"[T]today we are often a little afraid to speak of eternal life. We speak of the things that are useful for the world, we show that Christianity can help improve the world but we dare not say that its goal is eternal life and that from that goal come the criteria of life."What a wonderful call to the sacraments. What a wonderful call especially to the sacrament of reconciliation. With the truly penitential spirit, humbly submitting ourselves to the Lord and the community for reconciliation in complete reliance on the grace and mercy of the Lord, we receive a blessing. We receive renewal through the works of Divine Mercy. Not condemnation. Our Lord Jesus Christ did not come to condemn, but to save. And, so our Church, the bride of Christ, offers that gift of reconciliation, and the sure access to the grace of Divine Mercy, through the sacrament of confession.
He continued, that is why "we should instead have the courage, the joy, and the great hope that eternal life exists, which is the true life and that from this true life comes the light that also illuminates this world. From this point of view, 'penitence is a grace', a grace that we recognize our sins, that we can recognize that we need renewal, change, a transformation of our very being."
"I have to say that we Christians, also recently, have often avoided the word 'penitence', which seems too harsh. Now, before the attacks from the world that speak of our sins, we see that the power to be penitent is a grace and we see how it is necessary to make penance, to recognize what is wrong in our life. We must be open to forgiveness, prepare ourselves for forgiveness, let ourselves be transformed. The sorrow of penitence, of purification and transformation," he concluded, "is a grace because it is a renewal, the work of Divine Mercy."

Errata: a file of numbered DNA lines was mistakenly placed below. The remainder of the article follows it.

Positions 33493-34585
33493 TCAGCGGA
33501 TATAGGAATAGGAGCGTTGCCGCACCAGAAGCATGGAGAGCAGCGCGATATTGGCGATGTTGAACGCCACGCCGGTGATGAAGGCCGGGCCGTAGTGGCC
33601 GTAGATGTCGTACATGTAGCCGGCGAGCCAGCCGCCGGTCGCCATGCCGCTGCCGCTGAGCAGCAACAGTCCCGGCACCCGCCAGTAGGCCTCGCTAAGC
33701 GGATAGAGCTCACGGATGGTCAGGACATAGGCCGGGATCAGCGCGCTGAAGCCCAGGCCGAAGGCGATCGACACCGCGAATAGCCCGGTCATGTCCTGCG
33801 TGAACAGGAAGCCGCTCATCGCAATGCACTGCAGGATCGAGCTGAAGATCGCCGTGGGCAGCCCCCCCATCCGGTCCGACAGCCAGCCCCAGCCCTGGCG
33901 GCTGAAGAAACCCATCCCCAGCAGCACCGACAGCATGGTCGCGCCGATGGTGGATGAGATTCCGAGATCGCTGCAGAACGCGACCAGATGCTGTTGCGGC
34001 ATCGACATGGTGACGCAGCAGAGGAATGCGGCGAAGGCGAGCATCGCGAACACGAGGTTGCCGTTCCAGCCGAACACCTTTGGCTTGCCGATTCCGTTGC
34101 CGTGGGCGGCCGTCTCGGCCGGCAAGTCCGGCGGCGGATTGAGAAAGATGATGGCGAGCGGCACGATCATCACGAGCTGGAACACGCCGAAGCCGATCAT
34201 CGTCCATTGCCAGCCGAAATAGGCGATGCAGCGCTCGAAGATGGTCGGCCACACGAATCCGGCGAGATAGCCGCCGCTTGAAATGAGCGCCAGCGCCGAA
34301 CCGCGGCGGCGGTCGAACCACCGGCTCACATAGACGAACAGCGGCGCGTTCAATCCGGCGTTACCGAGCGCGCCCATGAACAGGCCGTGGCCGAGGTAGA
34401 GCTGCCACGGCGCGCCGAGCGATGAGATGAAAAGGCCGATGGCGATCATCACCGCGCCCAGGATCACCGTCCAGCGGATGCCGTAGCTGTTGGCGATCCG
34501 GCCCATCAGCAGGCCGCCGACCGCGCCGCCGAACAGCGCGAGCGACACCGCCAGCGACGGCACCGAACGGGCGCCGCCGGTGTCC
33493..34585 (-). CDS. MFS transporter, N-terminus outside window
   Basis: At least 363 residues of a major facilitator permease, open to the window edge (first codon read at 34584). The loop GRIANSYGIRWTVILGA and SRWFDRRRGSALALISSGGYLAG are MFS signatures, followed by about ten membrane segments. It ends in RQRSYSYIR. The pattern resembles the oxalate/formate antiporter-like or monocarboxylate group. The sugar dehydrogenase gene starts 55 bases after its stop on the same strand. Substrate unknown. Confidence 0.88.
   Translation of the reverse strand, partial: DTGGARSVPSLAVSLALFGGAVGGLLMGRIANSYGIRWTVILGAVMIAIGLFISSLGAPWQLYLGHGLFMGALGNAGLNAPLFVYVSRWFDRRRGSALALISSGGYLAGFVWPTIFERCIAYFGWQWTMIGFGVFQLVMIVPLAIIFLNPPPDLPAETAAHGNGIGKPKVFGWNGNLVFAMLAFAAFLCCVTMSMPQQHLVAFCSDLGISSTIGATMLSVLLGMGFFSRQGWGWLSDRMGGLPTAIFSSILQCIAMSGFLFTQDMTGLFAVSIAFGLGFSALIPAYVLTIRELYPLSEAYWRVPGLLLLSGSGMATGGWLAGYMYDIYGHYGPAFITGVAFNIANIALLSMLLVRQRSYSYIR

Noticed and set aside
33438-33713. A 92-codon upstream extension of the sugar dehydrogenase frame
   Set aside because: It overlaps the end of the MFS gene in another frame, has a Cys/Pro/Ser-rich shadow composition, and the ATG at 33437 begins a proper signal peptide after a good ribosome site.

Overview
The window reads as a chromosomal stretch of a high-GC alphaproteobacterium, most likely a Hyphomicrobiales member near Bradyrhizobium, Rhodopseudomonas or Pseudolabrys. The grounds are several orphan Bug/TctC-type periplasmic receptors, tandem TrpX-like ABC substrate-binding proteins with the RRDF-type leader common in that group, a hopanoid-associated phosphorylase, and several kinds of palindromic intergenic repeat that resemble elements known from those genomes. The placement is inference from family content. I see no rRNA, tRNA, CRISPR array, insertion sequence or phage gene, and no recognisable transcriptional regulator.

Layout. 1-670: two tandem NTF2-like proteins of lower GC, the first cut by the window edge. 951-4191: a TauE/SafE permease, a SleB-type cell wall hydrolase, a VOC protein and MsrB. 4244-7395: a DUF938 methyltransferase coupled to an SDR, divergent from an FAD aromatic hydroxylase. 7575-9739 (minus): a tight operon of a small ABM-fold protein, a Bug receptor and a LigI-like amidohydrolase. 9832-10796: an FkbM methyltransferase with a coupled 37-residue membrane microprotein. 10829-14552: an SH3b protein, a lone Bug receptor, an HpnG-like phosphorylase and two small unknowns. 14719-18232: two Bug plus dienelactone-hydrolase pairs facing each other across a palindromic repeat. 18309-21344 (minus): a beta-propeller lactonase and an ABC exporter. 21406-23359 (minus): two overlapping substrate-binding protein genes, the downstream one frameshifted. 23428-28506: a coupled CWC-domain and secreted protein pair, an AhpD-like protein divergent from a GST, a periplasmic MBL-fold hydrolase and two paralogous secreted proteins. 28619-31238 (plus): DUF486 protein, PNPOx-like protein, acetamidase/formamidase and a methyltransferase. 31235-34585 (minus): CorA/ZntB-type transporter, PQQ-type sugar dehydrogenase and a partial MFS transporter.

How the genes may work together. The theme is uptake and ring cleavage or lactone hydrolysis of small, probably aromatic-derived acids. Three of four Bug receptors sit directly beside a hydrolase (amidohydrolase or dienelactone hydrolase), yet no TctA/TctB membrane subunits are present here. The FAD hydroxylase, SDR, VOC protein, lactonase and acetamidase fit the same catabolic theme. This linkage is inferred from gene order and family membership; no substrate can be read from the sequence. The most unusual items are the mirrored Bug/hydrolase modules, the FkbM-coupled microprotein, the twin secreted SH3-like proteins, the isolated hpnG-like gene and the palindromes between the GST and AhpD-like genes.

While there may be pain, hurt, anxiety, embarrassment, and uneasiness in the moment of the confession, the truly penitential spirit will receive the grace of reconciliation that transcends all emotional trappings, and the blessing of renewal that transforms us who now relive our death to ourselves and to sin so that we might live in eternity with Christ, whom we praise and give glory.
And, too, at the heart of all service toward others is the transcendent goal of serving the Lord so that we might bring others and ourselves to life eternal with our God. As Blessed Mother Theresa was fond of saying, she was not involved in humanitarian work, but the work of the Gospel, spreading the good news to those most in need of it.